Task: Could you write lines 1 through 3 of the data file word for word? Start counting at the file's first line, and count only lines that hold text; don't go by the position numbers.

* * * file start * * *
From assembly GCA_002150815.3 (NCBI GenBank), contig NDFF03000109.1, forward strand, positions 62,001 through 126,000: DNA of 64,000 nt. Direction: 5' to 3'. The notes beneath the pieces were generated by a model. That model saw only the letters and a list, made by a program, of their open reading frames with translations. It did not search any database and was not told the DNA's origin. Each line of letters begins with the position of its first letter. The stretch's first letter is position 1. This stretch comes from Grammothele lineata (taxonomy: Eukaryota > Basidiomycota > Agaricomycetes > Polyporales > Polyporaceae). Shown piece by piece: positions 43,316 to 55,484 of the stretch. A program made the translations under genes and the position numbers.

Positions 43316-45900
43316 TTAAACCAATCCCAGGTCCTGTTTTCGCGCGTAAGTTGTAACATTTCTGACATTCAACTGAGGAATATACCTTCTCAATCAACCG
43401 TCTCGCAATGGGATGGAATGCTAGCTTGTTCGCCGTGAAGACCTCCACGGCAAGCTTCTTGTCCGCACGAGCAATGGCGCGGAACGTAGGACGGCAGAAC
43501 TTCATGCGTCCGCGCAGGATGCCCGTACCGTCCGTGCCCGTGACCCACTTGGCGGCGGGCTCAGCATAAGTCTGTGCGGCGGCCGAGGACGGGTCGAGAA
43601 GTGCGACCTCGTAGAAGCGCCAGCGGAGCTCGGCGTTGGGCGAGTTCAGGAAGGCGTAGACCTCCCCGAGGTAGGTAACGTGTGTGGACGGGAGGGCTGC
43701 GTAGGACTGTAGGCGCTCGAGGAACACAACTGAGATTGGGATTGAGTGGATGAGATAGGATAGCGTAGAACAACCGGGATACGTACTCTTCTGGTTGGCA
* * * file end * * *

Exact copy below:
From assembly GCA_002150815.3 (NCBI GenBank), contig NDFF03000109.1, forward strand, positions 62,001 through 126,000: DNA of 64,000 nt. Direction: 5' to 3'. The notes beneath the pieces were generated by a model. That model saw only the letters and a list, made by a program, of their open reading frames with translations. It did not search any database and was not told the DNA's origin. Each line of letters begins with the position of its first letter. The stretch's first letter is position 1. This stretch comes from Grammothele lineata (taxonomy: Eukaryota > Basidiomycota > Agaricomycetes > Polyporales > Polyporaceae). Shown piece by piece: positions 43,316 to 55,484 of the stretch. A program made the translations under genes and the position numbers.

Positions 43316-45900
43316 TTAAACCAATCCCAGGTCCTGTTTTCGCGCGTAAGTTGTAACATTTCTGACATTCAACTGAGGAATATACCTTCTCAATCAACCG